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Will Dassault’s fighter become a fashionably late fighter platform that builds on its parent company’s past successes – or just “the late Rafale”? It all began as a 1985 break-away from the multinational consortium that went on to create EADS’ Eurofighter. The French needed a lighter aircraft that was suitable for carrier use, and were reportedly unwilling to cede design authority over the project. As is so often true of French defense procurement policy, the choice came down to paying additional costs for full independence and exact needs, or losing key industrial capabilities by partnering or buying abroad. France has generally opted for expensive but independent defense choices, and the Rafale was no exception.
Those costs, and associated delays triggered by the end of the Cold War and reduced funding, proved to be very costly indeed. Unlike previous French fighters, which relied on exports to lower their costs and keep production lines humming, the Rafale has yet to secure a single export contract – in part because initial versions were hampered by impaired capabilities in key roles. The Rafale may, at last, be ready to be what its vendors say: a true omnirole aircraft, ready for prime time on the global export stage. The question is whether it’s too late. Rivals like EADS’ Eurofighter, Russia’s Su-27/30 family, and the American “teen series” of F-15/16/18 variants are all well established. Meanwhile, Saab’s versatile and cheaper JAS-39 Gripen remains a stubborn foe in key export competitions, and the multinational F-35 juggernaut is bearing down on it.
Dassault’s Rafale: Variants
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The Rafale is a 9.5 – 10.5 tonne aircraft powered by 2 SNECMA M88 jet engines, each generating up to 16,500 pounds thrust with afterburner. Canards are used to improve maneuverability, especially for snap-shots in short-range dogfights, and radar shaping lowers the aircraft’s profile relative to 4th generation competitors like the Mirage 2000 or F-16. Carrier capability was a prime motivator behind France’s decision to go it alone with the Rafale program, and variants exist for both land-based and carrier use.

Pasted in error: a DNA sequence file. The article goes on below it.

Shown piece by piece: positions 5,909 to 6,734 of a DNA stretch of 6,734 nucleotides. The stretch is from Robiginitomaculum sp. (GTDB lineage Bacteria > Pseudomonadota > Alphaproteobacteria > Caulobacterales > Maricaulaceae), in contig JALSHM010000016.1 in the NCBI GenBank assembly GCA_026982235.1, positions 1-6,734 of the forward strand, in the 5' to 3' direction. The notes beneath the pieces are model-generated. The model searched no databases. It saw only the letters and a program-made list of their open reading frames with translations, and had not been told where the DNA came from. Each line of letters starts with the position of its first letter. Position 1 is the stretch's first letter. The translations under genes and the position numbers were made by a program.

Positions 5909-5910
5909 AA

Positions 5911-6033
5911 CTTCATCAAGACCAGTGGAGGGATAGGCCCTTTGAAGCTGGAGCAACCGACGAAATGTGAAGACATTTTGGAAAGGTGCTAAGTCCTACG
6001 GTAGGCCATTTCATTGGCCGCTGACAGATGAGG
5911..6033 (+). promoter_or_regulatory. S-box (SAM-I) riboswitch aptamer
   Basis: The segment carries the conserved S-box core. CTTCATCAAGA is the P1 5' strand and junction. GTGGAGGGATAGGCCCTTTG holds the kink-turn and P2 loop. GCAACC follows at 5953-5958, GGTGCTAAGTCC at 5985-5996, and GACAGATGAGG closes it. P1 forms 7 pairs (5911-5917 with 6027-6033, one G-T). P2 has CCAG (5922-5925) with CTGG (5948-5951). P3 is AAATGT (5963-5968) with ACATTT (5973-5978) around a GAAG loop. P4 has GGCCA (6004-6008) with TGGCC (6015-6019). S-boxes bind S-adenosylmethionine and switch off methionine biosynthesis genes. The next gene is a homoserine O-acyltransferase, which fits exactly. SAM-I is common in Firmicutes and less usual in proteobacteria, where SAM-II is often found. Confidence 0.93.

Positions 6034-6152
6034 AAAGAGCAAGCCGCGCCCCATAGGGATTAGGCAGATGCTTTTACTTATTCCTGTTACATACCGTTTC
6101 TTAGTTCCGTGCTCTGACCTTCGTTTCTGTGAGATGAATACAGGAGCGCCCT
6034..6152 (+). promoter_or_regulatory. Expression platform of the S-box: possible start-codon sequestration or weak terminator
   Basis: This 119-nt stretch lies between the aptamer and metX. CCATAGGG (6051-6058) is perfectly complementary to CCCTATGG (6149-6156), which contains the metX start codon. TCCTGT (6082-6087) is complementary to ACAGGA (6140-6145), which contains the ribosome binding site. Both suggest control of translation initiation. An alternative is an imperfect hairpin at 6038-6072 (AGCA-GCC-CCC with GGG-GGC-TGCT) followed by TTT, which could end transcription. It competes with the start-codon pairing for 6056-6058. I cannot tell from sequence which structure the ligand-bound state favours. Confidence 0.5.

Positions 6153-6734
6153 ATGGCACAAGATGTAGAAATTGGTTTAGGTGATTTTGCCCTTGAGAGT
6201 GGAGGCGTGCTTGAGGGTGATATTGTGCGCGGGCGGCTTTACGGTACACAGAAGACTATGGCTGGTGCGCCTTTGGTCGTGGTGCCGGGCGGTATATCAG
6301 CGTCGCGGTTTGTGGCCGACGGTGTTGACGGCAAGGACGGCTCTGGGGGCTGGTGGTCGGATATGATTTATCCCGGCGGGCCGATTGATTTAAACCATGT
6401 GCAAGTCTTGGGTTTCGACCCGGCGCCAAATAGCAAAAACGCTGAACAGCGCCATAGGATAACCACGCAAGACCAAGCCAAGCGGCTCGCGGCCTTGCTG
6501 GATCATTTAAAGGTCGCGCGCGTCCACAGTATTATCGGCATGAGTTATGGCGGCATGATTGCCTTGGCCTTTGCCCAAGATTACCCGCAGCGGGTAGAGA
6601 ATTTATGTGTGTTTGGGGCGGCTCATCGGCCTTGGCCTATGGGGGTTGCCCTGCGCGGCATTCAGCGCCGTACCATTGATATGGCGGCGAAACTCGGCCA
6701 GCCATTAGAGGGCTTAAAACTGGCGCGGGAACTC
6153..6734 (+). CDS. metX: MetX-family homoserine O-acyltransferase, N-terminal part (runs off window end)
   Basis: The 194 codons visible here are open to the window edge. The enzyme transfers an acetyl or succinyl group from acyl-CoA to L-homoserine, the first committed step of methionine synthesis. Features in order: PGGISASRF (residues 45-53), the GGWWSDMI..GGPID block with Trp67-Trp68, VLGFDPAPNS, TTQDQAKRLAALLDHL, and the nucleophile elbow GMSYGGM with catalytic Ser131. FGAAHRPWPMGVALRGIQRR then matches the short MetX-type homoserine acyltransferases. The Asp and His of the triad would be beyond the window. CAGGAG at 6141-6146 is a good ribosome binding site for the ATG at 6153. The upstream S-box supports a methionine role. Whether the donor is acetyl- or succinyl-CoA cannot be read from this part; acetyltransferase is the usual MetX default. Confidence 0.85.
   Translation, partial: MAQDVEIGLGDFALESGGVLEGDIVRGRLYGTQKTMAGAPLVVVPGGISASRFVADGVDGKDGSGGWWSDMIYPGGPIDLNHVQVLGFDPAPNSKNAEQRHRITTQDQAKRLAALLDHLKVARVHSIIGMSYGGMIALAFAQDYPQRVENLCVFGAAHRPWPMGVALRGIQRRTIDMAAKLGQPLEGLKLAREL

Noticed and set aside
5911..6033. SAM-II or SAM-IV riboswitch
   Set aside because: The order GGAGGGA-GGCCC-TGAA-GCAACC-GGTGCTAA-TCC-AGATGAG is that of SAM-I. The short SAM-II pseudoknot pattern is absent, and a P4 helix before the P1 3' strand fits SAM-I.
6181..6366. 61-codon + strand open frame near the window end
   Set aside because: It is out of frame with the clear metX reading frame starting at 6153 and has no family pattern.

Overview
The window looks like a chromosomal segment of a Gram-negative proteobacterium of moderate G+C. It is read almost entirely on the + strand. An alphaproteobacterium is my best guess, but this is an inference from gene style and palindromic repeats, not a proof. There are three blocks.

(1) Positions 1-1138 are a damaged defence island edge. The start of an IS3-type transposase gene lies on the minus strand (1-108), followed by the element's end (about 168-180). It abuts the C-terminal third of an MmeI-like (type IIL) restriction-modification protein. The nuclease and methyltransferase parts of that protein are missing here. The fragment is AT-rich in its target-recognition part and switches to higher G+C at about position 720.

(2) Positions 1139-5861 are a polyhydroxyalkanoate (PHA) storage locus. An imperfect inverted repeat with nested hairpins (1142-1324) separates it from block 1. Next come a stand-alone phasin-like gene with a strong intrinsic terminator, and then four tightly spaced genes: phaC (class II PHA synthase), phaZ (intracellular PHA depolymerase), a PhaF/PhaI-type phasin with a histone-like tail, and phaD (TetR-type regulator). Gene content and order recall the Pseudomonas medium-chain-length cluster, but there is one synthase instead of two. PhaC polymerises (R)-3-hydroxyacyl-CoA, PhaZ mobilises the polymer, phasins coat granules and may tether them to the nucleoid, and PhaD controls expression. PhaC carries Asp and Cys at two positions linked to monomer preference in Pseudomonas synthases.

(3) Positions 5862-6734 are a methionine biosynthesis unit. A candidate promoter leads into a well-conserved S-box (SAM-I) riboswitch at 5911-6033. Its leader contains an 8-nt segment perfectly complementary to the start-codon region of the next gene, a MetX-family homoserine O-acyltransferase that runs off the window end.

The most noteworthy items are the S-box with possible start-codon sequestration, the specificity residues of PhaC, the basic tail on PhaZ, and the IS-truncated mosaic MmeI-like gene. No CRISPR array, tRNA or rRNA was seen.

Despite its size, the Rafale can carry an impressive set of ordnance beyond its 30mm DEFA 791 cannon: up to 9.5 tonnes of weapons and stores on 14 pylons (1-2 on center fuselage, 2 below engine intakes, 6 underwing and 2 wingtip pylons), 5 of which are “wet” pylons that can carry heavy stores or fuel tanks. Its Thales RBE2 mechanically-scanned array or RBE2-AA AESA radar can direct MBDA’s MICA RF missiles, and future integration of the long-range Meteor is also planned. A combination of Thales/SAGEM’s OST Infrared Scan and Track optronics, and MBDA’s MICA IR medium-range missiles, allows the Rafale to supplement its radar-guided missiles with passively-targeted, no-warning attacks on enemy aircraft from beyond visual range. At present, this capability is only duplicated by Russian aircraft: Sukhoi’s SU-27/30 family, and advanced MiG-29s.
Rafale Variants: Types and Tranches
Dassault: Power of One
The Rafale comes in several broad types, and also comes in different capability tranches.